Scandal-scarred Toronto Mayor Rob Ford was stripped of many of his powers Monday at a raucous City Council meeting that turned out to be a real knockdown affair.
Canada's most famous politician, charging across the crowded chamber to assist his brother during an "altercation," barreled into a female lawmaker — sweeping her off her feet and leaving her with a fat lip.
"It was a complete accident," Ford said later. "I sincerely apologize."
The incident happened as legislators debated a series of measures to strip Ford of much of his staff, budget and authority after a stunning run of bad behavior that included crack-smoking, drug-buying and drunk-driving.
The meeting was full of drama: lawmakers pleaded with Ford to get help; the mayor vowed revenge against anyone who voted against him; and spectators shouted "Shame!"
But the most surreal moment came when Ford, who appears to be in the 300-pound range, suddenly darted across the room and right into Councilor Pam McConnell, who fell. Video of the mishap seemed to show him helping to pull the woman back up.
"I rushed over there because my brother was in an altercation," Ford explained when one of the lawmakers announced McConnell had a swollen lip and demanded an apology from him.
Apology aside, the 44-year-old mayor was mostly defiant as lawmakers turned him into little more than a figurehead for Canada's largest city.
"It's a coup d'etat, that's all this is," Ford said as he arrived at City Hall.
"Is this an emergency?" Ford later demanded during a question-and-answer session about the motion.
A chorus of "Yes!" came from spectators behind him.
Just before the vote, Ford gave an impassioned speech that included a tortured analogy in which he compared the Council to former Iraqi despot Saddam Hussein and himself to Kuwait.
Aaron Harris / Reuters
Toronto Mayor Rob Ford reacts during a special council meeting at City Hall in Toronto November 18, 2013.
"This is going to be outright war in the next election," he said.
"You’re absolutely right I’m mad because every one of you guys have sinned!" he said, continuing to rant even as the microphone was cut.
"What goes around comes around friends. Remember what I'm saying."
The mayor's chief defender was his politician brother Doug, who denounced the session as a "kangaroo court" and said if his colleagues wanted to get rid of the mayor, they should call an election.
Several legislators said the motion to sideline the mayor was undemocratic and would cause chaos in municipal government. Others expressed sympathy for Ford and urged him to get help.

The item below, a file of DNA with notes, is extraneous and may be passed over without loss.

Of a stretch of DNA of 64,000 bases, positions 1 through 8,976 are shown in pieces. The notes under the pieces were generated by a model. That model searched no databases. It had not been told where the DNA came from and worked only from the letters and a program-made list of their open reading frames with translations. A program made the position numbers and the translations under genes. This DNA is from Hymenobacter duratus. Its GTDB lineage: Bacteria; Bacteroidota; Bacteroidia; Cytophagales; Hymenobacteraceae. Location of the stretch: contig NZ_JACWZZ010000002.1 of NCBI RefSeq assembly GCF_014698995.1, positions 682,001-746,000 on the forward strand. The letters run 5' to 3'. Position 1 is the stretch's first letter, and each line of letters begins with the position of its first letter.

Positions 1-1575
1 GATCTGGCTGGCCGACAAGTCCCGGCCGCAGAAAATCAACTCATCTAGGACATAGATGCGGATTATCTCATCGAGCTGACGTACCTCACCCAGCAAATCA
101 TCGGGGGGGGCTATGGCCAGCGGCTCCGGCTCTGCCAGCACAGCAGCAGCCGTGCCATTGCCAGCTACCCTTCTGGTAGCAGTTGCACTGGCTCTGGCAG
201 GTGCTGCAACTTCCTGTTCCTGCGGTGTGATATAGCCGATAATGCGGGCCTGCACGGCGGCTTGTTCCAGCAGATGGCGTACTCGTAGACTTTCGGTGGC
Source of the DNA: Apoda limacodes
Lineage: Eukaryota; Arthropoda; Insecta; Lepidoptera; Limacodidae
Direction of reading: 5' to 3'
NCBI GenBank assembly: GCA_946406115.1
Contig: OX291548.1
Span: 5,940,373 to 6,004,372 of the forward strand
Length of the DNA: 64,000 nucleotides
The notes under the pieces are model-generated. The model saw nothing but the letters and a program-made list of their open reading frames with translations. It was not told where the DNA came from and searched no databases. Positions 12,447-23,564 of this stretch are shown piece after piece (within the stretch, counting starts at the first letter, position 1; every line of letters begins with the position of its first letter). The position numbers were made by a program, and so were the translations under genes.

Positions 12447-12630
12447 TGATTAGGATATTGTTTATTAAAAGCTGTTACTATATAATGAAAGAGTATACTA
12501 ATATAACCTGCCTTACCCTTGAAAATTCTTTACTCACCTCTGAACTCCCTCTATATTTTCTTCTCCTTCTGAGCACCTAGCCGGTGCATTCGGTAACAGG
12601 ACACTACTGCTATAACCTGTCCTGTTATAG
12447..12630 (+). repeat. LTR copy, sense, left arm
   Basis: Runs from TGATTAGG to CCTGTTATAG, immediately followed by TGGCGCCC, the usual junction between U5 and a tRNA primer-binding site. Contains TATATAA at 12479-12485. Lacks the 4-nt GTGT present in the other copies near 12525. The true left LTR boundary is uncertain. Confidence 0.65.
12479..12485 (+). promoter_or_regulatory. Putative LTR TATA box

“I believe the mayor is ill and I believe some of the decisions he’s made lately are because of that,” Councilor Georgio Mammoliti said. "I think you're addicted, Mr. Mayor."
Councilor Adam Vaughan agreed: "You need help and I hope that someone can convince you to get it.”
Councilor John Filion said Ford had given him and other legislators little choice but to sideline him.
"It's time to take away the keys," he said.
"The mayor can end the drama but he has chosen not to."
The sweeping measure under consideration Monday follows two other more-limited motions passed by an overwhelming vote on Friday.
While Ford was relatively subdued during last week's meeting, he regained his bluster over the weekend — giving interviews in which he insisted he's not an addict, and showing up for the third quarter of the Toronto Argonauts football playoff game even after the league asked him to stay away.
At the game, he was wearing the same jersey he had on last week when he shocked the city by using crude language on live television to deny an allegation that he pressured a female staffer to engage in oral sex.
Despite his myriad confessions, the conservative-leaning mayor claims he's being persecuted for his efforts to curb the Council's tax-and-spend ways.
Councilor Denzil Minnan-Wong, a former Ford ally, said it had nothing to do with politics.
"Our mayor...the Argonauts don’t even want him to go the football game and they don’t want him to wear the jersey," he said.
"You, sir, have lost the ability to lead this city."
Doug Ford countered that his brother was treated like a hero by people in the stands.
“He couldn’t get out the door for three hours because they were surrounding him, cheering him on,” he said.
Meanwhile, Ford and his brother made their debut on a current events television show Monday night called "Ford Nation" on the Sun News Network in Canada.
Rob Ford told viewers they would see a change in him over the next few months. "I'll take a urine sample right now," Ford said on the show, which was taped Sunday.
First published November 18 2013, 8:29 PM